Rachelle Muir didn’t plan on competing in the Miss America Scholarship Preliminary Pageant while her little sister Sarah lay unconscious in an Atlanta, Ga. hospital bed, but she did it anyway. It’s what her sister would have wanted, she said.
Rachelle, an 18-year-old senior from Litchville-Marion High School competed with six other young women for the title of Miss James River, Miss Peace Garden, or Miss Peace Garden on Saturday in Montpelier. Winners of the local pageant received scholarships and can go on the compete in the Miss North Dakota Pageant. All the young women who competed were awarded a $100 scholarship.
The teen joined the pageant less than two weeks ago at her high school counselor’s urging. The counselor, who worked with the pageant, wanted local representation and Rachelle thought it would be a great self-confidence booster.
Though she wasn’t terribly shy, Rachelle is active in speech and the Governor’s School where she learned to speak in public and to others, she thought the pageant would help with some lingering fears. And it did.
“I’m more confident now,” said Rachelle. “I’ve been in front of a crowd in a swimsuit!” she said with a laugh.
Besides a swimsuit competition, the pageant included a private interview, an evening gown competition, on-stage questions, dance routines by the participants, and a talent competition. During on-stage questioning, Rachelle explained to the judges why she thought her platform, “children’s rights during times of trouble,” was important. It’s because those kids nee an advocate, she said.
“It’s about social work. I hate to see anyone hurting,” she said.
Each part of the competition carried a percentage value, but the talent competition was the most important part of the evening comprising 25 percent of each participant’s final score.
While Rachelle had sung in front of a crowd during her school’s talent show, “The Hit Parade,” singing Nickelback’s “If Everyone Cared” was still difficult. But practice made it easier, she said.
“The more you do it the better you get,” she added.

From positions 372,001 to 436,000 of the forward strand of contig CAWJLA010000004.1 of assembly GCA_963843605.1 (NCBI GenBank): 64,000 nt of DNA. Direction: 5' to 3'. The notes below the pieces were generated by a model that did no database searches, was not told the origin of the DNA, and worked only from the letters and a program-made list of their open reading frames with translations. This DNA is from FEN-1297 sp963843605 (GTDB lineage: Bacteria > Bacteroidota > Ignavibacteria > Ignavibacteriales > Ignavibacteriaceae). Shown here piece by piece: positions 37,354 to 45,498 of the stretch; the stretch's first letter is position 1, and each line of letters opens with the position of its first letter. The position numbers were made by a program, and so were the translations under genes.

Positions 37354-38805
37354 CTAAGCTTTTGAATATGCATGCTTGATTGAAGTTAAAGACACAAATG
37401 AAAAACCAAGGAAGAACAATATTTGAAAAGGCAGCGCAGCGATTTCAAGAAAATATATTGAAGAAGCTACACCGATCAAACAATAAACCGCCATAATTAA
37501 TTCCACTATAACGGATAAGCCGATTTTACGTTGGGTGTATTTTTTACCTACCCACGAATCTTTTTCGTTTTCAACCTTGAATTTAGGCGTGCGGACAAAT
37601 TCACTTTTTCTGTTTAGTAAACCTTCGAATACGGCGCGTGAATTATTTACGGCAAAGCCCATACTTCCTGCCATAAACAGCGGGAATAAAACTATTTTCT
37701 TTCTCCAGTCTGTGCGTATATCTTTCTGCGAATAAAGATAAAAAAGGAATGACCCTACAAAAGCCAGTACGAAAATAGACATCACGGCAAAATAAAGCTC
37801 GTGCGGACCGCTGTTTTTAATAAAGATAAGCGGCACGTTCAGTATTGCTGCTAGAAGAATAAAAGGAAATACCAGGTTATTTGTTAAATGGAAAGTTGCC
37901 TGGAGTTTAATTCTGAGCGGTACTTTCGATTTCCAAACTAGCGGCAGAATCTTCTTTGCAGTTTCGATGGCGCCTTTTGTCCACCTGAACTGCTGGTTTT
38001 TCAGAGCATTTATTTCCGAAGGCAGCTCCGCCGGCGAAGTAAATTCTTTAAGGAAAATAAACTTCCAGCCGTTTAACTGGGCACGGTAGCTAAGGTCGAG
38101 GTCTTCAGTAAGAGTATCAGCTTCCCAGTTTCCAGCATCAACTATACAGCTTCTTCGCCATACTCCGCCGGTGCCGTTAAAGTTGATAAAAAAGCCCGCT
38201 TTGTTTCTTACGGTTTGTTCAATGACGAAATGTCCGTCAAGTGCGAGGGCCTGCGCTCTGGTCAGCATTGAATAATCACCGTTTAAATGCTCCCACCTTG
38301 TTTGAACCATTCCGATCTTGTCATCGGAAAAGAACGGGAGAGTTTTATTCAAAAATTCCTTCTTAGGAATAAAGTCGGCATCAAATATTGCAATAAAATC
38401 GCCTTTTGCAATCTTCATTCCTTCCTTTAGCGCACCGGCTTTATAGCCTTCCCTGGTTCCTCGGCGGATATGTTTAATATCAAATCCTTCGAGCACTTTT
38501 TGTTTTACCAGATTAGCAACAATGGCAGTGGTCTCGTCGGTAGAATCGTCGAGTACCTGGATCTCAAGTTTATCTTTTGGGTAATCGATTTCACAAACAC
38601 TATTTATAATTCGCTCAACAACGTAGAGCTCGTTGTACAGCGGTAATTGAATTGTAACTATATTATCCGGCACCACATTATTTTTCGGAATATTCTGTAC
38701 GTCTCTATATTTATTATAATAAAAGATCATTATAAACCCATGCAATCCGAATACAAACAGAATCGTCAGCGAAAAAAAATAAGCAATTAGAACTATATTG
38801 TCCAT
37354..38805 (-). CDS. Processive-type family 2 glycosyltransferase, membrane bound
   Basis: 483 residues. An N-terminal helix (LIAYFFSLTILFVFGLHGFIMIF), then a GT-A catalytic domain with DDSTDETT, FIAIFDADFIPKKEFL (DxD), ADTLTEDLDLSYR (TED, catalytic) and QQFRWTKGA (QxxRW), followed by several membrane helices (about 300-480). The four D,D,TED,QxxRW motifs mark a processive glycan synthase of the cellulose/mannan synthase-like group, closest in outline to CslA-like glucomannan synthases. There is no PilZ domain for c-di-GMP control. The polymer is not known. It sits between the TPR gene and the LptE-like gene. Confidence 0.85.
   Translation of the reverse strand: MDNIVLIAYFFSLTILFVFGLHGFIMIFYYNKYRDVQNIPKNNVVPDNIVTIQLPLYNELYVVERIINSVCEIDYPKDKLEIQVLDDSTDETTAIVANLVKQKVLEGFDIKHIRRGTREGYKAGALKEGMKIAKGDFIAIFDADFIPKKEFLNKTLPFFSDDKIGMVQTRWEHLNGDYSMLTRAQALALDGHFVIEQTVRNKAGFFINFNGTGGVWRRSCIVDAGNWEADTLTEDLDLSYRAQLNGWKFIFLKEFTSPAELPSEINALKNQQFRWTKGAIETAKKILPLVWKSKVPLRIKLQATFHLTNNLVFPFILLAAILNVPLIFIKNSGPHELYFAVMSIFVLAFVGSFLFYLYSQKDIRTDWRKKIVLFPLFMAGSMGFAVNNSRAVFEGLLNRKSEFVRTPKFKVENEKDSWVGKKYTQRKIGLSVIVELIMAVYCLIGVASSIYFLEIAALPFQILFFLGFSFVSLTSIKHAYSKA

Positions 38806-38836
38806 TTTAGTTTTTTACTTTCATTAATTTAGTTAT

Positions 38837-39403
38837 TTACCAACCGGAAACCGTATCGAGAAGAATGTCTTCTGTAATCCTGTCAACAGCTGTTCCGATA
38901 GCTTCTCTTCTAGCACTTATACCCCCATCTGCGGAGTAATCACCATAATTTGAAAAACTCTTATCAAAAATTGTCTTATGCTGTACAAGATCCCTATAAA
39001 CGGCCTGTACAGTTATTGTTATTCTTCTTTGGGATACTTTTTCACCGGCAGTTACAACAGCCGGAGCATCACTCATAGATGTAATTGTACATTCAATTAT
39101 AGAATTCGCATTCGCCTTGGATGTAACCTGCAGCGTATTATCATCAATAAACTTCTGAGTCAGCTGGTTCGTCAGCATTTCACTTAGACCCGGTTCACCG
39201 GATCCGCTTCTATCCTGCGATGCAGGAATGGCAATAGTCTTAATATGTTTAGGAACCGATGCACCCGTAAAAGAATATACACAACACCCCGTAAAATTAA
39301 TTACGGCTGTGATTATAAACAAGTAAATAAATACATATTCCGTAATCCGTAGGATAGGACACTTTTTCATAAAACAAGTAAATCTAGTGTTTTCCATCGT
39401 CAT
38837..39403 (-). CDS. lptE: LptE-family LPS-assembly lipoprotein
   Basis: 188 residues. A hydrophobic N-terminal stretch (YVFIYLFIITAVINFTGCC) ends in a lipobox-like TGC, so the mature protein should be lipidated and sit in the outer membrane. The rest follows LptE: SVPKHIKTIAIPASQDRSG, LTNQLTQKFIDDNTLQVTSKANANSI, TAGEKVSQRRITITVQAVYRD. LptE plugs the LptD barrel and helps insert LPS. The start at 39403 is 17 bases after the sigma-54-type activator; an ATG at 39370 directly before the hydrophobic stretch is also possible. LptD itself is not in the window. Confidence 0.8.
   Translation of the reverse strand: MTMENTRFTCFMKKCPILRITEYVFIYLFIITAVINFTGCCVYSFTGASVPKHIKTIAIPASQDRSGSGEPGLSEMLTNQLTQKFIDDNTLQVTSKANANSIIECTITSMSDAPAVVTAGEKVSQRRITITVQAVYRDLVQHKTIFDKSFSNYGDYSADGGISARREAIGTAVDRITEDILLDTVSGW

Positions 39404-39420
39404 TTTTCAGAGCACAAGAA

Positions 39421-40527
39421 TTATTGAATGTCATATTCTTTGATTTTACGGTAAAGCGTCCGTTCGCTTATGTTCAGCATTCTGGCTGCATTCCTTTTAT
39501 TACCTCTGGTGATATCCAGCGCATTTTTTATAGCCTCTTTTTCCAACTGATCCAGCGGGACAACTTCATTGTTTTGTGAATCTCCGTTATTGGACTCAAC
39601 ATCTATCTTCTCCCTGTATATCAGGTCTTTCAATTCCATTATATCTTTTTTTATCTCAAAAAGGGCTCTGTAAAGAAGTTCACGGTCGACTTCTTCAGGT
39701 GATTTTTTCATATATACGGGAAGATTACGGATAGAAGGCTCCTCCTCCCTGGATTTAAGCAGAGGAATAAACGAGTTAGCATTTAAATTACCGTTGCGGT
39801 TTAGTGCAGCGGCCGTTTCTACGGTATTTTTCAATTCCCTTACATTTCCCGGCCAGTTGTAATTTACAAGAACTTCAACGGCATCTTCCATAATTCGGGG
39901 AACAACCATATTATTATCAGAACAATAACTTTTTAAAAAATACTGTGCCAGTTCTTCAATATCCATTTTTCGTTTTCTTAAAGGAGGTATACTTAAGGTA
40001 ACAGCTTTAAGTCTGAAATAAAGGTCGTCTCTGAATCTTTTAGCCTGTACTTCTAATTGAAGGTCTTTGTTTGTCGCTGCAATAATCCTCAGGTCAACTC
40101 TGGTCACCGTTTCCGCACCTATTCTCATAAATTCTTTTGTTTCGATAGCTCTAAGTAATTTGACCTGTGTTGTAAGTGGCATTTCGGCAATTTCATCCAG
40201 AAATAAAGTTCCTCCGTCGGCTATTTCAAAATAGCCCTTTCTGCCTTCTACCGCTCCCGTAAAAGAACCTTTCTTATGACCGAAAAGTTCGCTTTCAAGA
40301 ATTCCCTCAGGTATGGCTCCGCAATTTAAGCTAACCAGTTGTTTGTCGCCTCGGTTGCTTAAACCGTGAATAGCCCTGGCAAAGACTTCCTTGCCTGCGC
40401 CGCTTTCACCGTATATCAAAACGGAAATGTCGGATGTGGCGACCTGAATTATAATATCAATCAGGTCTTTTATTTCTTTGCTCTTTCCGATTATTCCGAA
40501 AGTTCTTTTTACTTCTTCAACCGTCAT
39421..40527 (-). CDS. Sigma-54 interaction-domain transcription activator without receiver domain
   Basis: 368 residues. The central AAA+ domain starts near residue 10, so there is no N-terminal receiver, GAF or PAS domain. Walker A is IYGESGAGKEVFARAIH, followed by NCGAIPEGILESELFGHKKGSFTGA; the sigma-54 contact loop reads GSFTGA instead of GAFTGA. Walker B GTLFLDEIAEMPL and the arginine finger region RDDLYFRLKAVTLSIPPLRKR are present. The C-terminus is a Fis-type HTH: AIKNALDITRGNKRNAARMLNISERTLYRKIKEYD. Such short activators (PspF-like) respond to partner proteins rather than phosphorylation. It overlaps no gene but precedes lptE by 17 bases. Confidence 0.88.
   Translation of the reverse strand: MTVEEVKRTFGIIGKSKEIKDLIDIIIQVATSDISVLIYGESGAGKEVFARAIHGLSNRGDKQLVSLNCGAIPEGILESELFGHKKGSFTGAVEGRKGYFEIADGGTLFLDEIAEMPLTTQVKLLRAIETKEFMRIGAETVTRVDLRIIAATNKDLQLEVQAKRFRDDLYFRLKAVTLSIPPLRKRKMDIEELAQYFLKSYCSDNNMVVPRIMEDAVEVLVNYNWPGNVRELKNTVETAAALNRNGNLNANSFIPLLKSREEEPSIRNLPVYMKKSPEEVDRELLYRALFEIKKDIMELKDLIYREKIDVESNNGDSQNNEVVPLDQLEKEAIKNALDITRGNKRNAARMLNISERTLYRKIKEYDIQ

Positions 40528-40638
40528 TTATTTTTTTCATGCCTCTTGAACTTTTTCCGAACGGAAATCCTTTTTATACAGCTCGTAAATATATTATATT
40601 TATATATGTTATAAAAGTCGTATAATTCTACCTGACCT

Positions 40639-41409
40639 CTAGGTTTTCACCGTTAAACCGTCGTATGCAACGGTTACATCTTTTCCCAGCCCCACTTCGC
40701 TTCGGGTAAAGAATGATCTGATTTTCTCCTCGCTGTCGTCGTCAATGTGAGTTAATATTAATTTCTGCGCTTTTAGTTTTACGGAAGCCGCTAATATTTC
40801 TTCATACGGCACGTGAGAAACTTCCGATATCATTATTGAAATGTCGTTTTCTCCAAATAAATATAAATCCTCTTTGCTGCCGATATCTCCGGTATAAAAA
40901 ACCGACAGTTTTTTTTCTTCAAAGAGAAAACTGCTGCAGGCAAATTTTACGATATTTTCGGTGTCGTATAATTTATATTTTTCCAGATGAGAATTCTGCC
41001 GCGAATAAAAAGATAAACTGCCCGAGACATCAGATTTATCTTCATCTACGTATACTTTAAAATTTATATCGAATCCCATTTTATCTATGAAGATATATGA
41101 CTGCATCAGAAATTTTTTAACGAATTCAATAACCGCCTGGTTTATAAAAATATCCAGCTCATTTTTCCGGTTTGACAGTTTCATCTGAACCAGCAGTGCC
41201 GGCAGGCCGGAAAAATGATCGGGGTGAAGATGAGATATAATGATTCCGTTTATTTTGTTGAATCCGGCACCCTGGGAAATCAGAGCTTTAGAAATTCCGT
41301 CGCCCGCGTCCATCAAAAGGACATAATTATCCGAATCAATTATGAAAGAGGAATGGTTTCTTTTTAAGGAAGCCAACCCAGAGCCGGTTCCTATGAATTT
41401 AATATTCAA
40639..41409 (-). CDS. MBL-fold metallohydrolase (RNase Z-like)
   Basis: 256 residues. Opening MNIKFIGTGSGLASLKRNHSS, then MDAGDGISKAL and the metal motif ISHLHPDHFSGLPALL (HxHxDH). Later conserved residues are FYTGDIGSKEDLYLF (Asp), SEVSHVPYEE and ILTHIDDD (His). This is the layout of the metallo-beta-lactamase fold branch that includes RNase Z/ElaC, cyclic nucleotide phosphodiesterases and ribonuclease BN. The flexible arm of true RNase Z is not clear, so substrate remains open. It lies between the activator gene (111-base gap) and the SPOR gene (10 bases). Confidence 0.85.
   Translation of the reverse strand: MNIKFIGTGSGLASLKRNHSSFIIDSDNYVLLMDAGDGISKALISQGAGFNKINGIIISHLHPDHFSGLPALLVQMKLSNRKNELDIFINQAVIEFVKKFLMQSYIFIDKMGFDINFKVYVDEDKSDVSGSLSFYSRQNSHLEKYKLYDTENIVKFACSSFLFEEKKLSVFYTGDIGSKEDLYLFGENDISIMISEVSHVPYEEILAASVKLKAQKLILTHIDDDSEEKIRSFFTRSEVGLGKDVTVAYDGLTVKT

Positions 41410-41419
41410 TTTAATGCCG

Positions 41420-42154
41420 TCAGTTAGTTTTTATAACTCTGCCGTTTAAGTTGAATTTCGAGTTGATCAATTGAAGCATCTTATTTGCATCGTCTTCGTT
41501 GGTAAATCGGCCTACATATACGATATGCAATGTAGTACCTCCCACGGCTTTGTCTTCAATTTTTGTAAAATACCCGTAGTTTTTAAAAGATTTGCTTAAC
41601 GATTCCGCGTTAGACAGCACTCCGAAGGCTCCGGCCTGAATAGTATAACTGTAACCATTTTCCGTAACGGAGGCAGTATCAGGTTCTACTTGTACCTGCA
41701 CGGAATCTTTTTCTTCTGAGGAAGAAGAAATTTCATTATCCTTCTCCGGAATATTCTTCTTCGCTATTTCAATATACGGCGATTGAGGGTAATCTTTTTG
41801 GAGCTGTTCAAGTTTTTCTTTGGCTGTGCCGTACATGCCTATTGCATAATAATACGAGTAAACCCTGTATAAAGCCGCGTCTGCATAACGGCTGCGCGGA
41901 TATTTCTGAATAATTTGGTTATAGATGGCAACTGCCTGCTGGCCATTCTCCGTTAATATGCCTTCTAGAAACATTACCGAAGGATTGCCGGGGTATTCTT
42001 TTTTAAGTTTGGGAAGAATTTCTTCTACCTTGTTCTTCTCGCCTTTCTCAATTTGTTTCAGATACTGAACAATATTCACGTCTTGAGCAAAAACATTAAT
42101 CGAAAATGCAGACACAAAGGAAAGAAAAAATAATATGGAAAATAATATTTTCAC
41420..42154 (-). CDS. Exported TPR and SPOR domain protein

Dancing was her favorite part of the competition, though. Participants learned a dance on the first day of practice, just a week before the pageant, and had just one day to master it, said Rachelle.
“I danced in high heels and I didn’t break my neck!” Rachelle shouted into the crowd after the competition.
Throughout the pageant, Rachelle admitted she had other things on her mind.
She worried about her sister Sarah, 16, who had gone through liver and kidney transplants the week before the pageant.
During surgery, Sarak had complications that left her without a heartbeat for an extended time, according to Rachelle. Though doctors were able to resuscitate her, Sarah hadn’t awakened from surgery when she developed a bleeding problem. Doctors discovered a large clot in a blood vessel above her new kidney. Another surgery on Friday evening resolved the clot, but Sarah remains in a coma. It’s still unclear whether Sarah is rejecting the new kidney or if she sustained extensive brain damage as a result of oxygen deprivation during the first surgery.
Just before the pageant, Rachelle spoke to her father who assured her that Sarah would want her to compete.
“Sarah was a major motivator for me,” said Rachelle. “I did it for her.”
And, after gaining experience from her first pageant, she hopes to enter another, she said.
Rachelle currently lives in Litchville with friends while her family is in Atlanta. She will remain there until graduation. After high school she plans to study veterinary technology at the Vet Tech Institute in Houston, Texas.